A Guide to Becoming A Communicator
Babies are tuned into language from birth. From cooing and babbling, to their first words, your baby learns about the world through communication. Children learn language by being with people who encourage and look for opportunities to communicate with them.
A newborn’s primary way to communicate discomfort is through crying. This alerts you to their need but also strengthens the parts of their brain that will later be used for speech. They also communicate through facial expressions and through vocalisation, or making sounds. When your baby is crying, just saying something back and talking to your baby in soothing tones will help them, giving them confidence that you are listening. As you speak to them, you can also add a ‘sing song’ tone to your voice, so that they can enjoy the sounds that you make; and as you nod your head or give a smile, they will begin to respond. If you pause occasionally, as if in a conversation, and ‘wait’ for your baby to respond, they will quickly get the message and learn that ‘turn taking’ is part of verbal and non-verbal communication.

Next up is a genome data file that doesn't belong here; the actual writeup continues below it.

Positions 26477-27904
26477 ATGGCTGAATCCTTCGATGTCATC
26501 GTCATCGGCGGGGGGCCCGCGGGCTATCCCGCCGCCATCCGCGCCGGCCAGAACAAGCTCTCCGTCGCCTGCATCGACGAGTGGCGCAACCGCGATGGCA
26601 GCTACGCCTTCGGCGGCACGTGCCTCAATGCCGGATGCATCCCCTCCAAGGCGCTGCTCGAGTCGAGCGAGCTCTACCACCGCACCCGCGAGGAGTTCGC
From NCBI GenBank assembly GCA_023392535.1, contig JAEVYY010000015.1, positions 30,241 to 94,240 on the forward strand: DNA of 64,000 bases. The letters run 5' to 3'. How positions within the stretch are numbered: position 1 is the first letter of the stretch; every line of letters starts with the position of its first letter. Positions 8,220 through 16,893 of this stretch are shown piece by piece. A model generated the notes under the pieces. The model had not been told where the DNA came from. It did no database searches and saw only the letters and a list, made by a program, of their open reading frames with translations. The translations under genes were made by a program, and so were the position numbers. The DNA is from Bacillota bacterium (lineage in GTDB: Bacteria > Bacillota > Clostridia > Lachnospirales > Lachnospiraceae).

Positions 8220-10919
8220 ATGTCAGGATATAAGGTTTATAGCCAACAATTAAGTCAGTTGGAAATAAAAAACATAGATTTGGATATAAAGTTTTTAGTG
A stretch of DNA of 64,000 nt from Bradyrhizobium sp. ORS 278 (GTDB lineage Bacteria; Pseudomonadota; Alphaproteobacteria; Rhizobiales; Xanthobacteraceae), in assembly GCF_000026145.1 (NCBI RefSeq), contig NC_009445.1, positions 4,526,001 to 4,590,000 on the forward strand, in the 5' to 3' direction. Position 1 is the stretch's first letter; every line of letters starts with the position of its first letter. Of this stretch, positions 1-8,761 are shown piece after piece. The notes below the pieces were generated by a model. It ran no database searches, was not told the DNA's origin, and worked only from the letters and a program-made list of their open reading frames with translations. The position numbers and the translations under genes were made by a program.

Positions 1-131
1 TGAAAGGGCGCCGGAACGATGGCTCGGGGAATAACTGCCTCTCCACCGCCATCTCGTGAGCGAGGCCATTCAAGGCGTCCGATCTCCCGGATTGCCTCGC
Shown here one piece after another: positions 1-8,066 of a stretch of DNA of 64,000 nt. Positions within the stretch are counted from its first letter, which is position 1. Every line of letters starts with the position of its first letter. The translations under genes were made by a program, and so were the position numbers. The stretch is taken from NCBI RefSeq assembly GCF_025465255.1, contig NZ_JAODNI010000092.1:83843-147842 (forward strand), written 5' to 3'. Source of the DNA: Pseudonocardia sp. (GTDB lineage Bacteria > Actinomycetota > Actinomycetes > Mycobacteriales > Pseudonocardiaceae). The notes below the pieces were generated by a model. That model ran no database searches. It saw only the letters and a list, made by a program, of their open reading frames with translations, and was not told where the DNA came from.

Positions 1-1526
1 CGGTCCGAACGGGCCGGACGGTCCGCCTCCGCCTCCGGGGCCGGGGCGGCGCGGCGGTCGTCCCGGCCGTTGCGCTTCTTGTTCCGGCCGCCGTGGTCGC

Long before your baby says their first word, gurgling, babbling and squealing will be how they communicate their needs and feelings. They will make their own sounds in response when spoken to by familiar adults. Encouraging your baby’s sounds by copying them creates a turn-taking ‘conversation’. As they practise and develop speech sounds, you will hear them formulate sounds like ‘baba’, ‘nono’ and ‘gogo’, usually practicing with ‘hard’ sounds first, as these are easier for them to form in their mouth.
Talking through action
Talking to your baby about what you are doing is a good place to start, such as, “I’m rubbing your tummy.” They will also develop their understanding of language through sounds used in play, like saying ‘brrrum’ for a toy car. When your baby tries to say a word, repeat it so they can hear the name of the object clearly, and pick up the object in response.
Babies reach language milestones at a wide range of ages. On average, they say their first word at 12 months and are able to manage two-word ‘sentences’ by the age of two. Keep communicating and talking, as their language develops. Like with other big moments in your baby’s life, it will happen when they are ready. Ask simple questions, that require a response, to encourage your child to speak. For example, ‘Do you want a drink? Milk or juice….milk, juice?’ showing the item if possible and stressing the word as you show, to emphasis which is which.